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A Shank in the Dark

Shank 2 quietly may its way to PC, PSN, and Xbox Live Arcade last week. The original side-scrolling beat-em up was also released amidst little fanfare and turned out to be a nice surprise. It didn't hurt that it was released around the same time as the Robert Rodriquez film Machete, so those looking for more brutal action featuring strong lead characters named after blades, well, let's just say they were taken care of. A few years later, Shank has returned with more weapons, better controls, and even more enemies to frustrate the living hell out of you.

Any gamer can tell you that videogame difficulty, as a whole, has rapidly declined over the years. Games have drastically evolved as an art form and because of this the experience has taken precedence over the challenge. This isn't bad or good; it's just the way things are. With this shift in the paradigm, coupled with the fact that gaming has become much more mainstream and family-friendly, it's not difficult to see why games are getting easier and more accessible. Back in the day of the NES, there were games that were so difficult, they'd cause you to go blind. Certain developers are valiantly trying to retain that aspect of gaming, Klei Entertainment being one of them.

The Truth Hurts - And So Does This Difficulty

Full disclosure: I didn't beat Shank 2. I couldn't. I believe I'm on the last stage. Here was a game that, having heard it was short, I had planned on breezing through over the weekend. I don't think I ever managed a solid 45 minutes of gameplay without shutting it off in anger. Granted, my responsibilities brought me back to the game before too long, but the cycle would repeat.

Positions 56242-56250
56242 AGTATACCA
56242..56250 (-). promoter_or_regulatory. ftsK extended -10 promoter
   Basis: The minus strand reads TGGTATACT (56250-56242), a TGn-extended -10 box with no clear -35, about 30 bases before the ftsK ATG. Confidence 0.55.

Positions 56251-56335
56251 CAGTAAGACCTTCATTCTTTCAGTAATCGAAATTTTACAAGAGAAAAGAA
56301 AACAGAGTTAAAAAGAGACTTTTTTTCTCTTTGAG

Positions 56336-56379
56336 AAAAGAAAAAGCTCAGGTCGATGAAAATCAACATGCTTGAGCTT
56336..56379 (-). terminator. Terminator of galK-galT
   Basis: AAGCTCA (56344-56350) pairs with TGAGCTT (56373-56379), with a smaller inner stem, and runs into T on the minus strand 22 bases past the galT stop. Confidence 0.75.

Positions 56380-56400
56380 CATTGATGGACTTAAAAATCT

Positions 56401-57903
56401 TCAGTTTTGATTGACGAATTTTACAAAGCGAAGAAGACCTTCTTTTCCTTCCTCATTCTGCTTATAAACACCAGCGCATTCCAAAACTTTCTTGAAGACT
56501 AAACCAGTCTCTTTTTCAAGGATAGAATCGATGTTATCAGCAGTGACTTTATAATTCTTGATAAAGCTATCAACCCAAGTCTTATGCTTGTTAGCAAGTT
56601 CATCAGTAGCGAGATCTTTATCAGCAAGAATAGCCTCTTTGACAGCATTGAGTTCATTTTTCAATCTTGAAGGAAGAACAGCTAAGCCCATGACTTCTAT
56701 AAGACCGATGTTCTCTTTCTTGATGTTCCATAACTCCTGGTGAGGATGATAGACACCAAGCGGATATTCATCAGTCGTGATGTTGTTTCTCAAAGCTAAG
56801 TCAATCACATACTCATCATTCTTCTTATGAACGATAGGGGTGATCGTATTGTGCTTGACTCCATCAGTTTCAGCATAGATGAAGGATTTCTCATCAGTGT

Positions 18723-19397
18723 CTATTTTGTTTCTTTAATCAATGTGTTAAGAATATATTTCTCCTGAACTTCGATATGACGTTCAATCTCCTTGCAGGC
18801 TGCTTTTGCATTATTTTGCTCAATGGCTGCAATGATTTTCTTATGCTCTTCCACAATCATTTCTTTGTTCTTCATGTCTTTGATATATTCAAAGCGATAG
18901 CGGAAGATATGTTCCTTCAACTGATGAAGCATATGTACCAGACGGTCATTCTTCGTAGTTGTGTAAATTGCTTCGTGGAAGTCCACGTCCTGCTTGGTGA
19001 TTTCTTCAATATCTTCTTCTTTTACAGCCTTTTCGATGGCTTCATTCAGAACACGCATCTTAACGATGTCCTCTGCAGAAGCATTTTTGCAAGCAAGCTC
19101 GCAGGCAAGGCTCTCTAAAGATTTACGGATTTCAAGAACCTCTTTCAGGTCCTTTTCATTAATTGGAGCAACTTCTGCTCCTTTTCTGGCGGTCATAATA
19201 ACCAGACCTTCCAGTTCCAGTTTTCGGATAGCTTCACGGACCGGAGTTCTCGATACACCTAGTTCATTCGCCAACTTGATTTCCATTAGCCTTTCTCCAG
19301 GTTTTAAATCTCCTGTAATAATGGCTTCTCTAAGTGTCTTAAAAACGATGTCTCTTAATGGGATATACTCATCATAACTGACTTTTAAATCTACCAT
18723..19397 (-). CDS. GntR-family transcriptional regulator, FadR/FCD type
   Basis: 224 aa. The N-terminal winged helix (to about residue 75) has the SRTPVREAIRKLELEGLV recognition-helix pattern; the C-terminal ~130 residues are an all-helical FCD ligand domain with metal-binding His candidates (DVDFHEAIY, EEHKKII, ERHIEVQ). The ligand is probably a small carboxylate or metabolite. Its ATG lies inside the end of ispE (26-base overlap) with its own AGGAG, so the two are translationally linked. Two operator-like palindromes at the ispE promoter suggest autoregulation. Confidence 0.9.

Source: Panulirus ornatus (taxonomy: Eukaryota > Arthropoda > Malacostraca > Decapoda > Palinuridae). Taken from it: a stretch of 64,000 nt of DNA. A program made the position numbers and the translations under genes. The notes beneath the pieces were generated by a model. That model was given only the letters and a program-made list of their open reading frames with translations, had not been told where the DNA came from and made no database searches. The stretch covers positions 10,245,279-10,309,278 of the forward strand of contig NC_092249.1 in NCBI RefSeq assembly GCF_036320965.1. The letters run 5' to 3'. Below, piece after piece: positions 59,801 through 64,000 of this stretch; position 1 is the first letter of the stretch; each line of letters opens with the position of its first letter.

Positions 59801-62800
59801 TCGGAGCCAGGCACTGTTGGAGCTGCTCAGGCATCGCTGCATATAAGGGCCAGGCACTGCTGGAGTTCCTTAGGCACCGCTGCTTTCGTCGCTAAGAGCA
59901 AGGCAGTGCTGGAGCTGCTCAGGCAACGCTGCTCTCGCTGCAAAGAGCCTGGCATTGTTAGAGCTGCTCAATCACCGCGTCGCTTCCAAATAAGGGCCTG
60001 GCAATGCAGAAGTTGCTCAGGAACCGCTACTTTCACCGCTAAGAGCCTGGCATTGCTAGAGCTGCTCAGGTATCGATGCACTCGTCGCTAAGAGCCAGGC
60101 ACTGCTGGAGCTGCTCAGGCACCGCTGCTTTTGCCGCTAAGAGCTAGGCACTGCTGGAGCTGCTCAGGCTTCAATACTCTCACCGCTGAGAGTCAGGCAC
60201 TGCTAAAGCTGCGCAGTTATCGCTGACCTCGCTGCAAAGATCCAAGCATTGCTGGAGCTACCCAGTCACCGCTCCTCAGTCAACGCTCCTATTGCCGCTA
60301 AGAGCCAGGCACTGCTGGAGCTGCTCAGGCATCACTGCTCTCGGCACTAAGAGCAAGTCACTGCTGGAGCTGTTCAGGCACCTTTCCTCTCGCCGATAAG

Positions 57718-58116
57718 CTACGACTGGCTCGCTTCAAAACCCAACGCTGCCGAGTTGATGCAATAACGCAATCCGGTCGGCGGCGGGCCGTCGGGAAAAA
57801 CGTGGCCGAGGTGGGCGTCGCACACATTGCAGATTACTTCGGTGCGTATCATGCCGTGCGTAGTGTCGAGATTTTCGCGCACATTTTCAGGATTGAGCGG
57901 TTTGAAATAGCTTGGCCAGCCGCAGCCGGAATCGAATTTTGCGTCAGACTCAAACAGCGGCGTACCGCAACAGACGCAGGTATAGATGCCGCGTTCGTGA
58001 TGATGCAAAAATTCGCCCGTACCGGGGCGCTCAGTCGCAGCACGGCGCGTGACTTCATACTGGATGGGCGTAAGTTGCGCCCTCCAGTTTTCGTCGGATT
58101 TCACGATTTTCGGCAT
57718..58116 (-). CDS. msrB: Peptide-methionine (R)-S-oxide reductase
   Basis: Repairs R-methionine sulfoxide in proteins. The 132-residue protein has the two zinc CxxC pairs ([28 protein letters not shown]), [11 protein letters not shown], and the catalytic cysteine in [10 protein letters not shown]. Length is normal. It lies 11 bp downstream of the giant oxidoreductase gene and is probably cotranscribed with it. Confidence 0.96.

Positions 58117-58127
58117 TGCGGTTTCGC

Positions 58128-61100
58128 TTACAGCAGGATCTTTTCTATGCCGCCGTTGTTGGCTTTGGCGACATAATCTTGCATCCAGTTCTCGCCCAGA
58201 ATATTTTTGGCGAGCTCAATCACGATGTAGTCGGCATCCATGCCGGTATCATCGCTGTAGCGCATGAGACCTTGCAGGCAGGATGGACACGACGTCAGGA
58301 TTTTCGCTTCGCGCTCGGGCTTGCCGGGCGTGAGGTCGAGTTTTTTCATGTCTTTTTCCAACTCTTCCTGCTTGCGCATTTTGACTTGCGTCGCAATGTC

Now I'm no stranger to getting frustrated with games, but when I finally beat a difficult section in Mega Man or Ninja Gaiden, my anger is immediately gone, washed away by a sense of pride and satisfaction. That pride and satisfaction didn't come to me in Shank 2. When I beat a difficult part, all I felt was relief that it was over, as if I had just gone through a terrible experience. After you've shanked the 30th enemy in a row in the same section of jungle, every bit of fun is long gone. I'm willing to admit that I'm far from great at the game, but battling wave upon wave of enemies is tedious.

Coincidentally, Shank 2 has a Survival Mode, in which you battle wave upon wave of enemies. Shockingly, I wasn't crazy about this mode either, but the addition of co-op is a plus. And calling it tedious wouldn't really be a complaint as that's the very nature of modes like these. If you're sadistic enough to find the combat enjoyable, survival will hopefully satiate your appetite for more, but with a limited number of maps, it'll get old quickly.

MEGATechie Cut Above or MEGATechie Slice Below

Shank is well-made. The visuals and design are beautiful, the voice acting is good enough, and the violence is very satisfying on a visceral level. It's just too damn hard for its own good.

There's nothing wrong with making a difficult game, but the difficulty should never be a top priority, as it feels like it was with Shank 2. When you go into development with the intention of making a game super hard above all else, you get a game where the challenge constantly exceeds the actual enjoyment. There is fun to be had in Shank 2, no doubt, but it's far outweighed by the amount of times I wanted to slam the controller down in frustration. This is a grueling experience for all but the most hardcore gamer. And I don't mean hardcore gamer like most people mean hardcore gamer; I mean a crazy person.